So, with treatment contrasts spd_des does not influence the data at any level of mPair, and with sum contrast spd_des influence the data at all level of mPair. How do I deal with this? What result should I trust? Thanks in advance for your help.

You can find this question also at this link. Any help is highly appreciated.

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  • $\begingroup$ please don't cross-post (this was also posted to r-sig-mixed-models@r-project.org, or, if you must, at least give links connecting the two posts ... $\endgroup$ – Ben Bolker Feb 21 at 23:27
  • $\begingroup$ I am sorry! In the past, I was told to re-post to the other channel after I asked a question. That's why I posted to both this time. I can cancel if that bothers, and certainly not post to both in the future. $\endgroup$ – Cristiano Feb 21 at 23:52
  • $\begingroup$ OK this time. Maybe edit your question above with this link to the r-sig-mixed post ? $\endgroup$ – Ben Bolker Feb 21 at 23:57
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    $\begingroup$ I have added the link as suggested $\endgroup$ – Cristiano Feb 22 at 0:04
  • $\begingroup$ Although I understand that you can't show all of your data, could you at least say whether each of the 18 combinations of factor levels has the same number of observations? A quick look suggests that they don't, but I could be wrong. Also, how many ratID values are there? I haven't used the type="marginal" anova setting in R; is that supposed to be like the "Type III" tests in SAS? $\endgroup$ – EdM Feb 25 at 20:11
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There is an interesting technical difference between the contrast codings for which I have some ideas without a definitive answer. But there are also some statistical issues that might make that difference less relevant to your application.

Technically, the standard errors of the fixed-effect coefficient estimates found with the sum contrasts are of substantially smaller magnitude than are those based on the treatment contrasts. This suggests that the random effects modeled with sum contrasts did a better job of controlling for inter-rat differences than did those developed with treatment contrasts.

Without seeing the data it is hard to say exactly why this might be.

First, there seems to be a large set of missing data, with 180 data points intended (18 combinations with 1 test each on 10 rats) but with many fewer data points collected. Perhaps the pattern of missing values allowed better estimation with the sum contrasts.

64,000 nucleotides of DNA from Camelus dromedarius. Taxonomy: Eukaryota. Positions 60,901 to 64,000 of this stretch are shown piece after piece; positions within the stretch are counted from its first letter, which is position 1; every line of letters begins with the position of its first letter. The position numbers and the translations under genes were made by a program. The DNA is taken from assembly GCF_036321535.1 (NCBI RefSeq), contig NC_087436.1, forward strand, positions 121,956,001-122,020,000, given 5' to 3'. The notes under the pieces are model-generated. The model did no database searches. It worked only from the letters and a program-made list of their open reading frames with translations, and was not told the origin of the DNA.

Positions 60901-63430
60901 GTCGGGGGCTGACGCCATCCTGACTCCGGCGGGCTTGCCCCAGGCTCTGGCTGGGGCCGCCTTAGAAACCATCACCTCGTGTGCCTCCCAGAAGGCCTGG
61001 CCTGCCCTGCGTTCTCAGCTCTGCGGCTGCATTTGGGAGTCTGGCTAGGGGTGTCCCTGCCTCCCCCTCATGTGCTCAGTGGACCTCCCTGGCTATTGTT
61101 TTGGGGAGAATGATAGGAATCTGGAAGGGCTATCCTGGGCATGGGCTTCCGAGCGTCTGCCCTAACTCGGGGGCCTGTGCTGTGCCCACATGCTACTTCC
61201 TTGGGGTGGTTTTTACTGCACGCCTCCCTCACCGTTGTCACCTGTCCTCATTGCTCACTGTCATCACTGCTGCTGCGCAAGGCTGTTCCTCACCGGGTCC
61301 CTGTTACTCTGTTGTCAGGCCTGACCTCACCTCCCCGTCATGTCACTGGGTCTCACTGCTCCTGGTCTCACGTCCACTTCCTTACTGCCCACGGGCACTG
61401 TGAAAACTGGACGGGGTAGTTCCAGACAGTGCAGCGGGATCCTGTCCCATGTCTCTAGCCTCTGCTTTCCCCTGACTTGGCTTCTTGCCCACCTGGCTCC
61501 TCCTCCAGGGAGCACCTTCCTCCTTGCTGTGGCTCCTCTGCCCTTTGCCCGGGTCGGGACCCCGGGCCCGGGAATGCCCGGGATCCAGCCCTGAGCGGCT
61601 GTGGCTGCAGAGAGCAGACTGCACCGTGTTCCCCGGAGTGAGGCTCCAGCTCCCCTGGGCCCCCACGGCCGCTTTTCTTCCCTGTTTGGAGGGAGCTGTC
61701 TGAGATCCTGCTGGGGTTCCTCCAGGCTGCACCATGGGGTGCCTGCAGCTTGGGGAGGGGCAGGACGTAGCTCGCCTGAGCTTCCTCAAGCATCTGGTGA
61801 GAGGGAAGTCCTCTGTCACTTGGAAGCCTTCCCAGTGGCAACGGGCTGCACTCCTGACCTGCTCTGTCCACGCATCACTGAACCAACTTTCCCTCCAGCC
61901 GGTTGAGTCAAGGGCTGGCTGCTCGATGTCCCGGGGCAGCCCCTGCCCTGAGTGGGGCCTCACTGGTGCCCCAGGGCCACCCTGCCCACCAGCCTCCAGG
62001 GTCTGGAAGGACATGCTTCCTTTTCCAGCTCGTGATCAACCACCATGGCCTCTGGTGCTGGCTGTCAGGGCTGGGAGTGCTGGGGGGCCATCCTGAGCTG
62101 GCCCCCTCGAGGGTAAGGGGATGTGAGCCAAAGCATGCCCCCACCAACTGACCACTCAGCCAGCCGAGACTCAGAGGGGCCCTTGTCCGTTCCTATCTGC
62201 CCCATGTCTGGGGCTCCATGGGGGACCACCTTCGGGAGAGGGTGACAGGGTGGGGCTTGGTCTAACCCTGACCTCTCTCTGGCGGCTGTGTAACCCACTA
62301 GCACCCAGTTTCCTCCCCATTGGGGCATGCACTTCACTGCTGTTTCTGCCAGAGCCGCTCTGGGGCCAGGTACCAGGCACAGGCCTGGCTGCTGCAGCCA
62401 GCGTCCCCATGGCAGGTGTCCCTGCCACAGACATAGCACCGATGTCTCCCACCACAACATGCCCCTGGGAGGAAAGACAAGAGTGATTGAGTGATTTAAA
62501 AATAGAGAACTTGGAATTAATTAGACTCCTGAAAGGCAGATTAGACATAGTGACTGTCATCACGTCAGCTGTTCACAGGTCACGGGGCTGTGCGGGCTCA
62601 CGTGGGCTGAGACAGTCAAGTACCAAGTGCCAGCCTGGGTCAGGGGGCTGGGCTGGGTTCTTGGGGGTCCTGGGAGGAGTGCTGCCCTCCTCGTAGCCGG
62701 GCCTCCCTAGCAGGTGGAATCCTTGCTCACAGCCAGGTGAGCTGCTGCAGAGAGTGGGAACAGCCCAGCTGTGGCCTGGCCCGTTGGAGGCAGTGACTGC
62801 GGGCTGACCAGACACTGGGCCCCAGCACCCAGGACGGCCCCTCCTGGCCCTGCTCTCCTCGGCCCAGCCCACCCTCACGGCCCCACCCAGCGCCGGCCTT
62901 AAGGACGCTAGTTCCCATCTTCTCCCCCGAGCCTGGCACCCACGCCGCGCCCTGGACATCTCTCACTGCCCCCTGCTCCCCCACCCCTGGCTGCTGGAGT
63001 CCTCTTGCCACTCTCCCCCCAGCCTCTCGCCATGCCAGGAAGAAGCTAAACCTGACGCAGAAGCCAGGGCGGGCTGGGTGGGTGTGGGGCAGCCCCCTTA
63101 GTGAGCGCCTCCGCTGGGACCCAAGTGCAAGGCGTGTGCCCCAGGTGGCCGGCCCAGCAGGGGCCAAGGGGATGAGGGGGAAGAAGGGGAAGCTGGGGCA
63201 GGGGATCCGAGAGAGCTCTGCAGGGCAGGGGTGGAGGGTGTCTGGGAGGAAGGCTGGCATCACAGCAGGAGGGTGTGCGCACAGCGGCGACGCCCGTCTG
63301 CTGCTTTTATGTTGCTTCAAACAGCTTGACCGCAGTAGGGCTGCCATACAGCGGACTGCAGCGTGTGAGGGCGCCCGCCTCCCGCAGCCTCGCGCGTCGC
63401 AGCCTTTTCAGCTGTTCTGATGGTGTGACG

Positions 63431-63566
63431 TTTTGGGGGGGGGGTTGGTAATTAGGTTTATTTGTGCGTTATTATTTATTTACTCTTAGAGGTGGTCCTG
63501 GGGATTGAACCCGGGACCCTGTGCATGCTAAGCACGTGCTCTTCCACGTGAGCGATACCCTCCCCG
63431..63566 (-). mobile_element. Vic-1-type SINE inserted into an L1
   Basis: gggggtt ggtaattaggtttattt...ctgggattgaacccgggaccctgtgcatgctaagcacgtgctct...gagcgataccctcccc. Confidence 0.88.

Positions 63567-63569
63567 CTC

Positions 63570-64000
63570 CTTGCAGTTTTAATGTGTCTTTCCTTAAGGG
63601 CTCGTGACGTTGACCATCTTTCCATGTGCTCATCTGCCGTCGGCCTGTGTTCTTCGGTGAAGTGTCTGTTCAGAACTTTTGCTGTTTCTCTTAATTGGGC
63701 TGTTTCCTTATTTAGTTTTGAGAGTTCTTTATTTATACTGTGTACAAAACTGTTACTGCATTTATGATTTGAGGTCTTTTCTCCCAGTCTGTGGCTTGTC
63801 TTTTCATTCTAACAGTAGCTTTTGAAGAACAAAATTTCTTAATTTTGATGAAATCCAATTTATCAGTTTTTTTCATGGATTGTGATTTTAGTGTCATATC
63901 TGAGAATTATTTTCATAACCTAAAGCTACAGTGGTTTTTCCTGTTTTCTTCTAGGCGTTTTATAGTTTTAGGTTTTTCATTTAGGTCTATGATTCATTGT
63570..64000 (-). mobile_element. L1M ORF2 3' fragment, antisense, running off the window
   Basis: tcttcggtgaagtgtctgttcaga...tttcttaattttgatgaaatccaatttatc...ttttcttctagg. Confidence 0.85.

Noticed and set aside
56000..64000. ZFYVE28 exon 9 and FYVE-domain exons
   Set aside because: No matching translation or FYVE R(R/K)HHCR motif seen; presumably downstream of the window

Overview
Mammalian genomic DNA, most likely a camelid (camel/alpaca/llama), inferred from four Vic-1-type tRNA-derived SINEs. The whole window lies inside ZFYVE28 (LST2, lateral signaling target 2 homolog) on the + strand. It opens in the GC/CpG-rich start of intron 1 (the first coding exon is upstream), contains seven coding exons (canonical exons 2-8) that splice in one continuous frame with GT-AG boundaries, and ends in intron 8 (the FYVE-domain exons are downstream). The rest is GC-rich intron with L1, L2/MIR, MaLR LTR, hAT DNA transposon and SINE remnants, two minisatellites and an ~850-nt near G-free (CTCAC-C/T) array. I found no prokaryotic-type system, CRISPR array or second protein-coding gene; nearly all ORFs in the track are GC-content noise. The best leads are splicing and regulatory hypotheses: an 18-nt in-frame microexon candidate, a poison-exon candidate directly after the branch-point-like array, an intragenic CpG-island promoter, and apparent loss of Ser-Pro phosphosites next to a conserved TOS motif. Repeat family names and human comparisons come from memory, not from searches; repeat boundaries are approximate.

Second, you have allowed for random effects related to mPair but not related to spd_des; you clearly wouldn't be able to evaluate random effects for both factors with so few data points. It's not clear to me how that would play out in terms of the interaction terms or the missing-data patterns.

Third, you are getting close to trying to estimate as many values from the data as you have observations. There are 18 fixed effects including the intercepts and the interaction terms. For random effects with 6 levels of mPair and an intercept (as I understand this coding) and 10 rats, you are also trying to determine 70 random effects here for a total of 88 values you are trying to estimate with a little over 100 data points.

I think that you would have to look at the design matrices of both the treatment-contrast and sum-contrast formulations produced from your specific data set, and how this plays out in the modeling of the random effects, to identify the reasons for this difference.

In practice, however, statistical considerations might make it less important to grapple with this problem. You have no indication of significant interaction terms. Once you demonstrate that point you could proceed simply to analyze the model without interactions and probably have more power to define precisley the remaining fixed-effect coefficients. I suspect that the differences between the results with treatment and sum contrasts would diminish if the interaction terms were removed.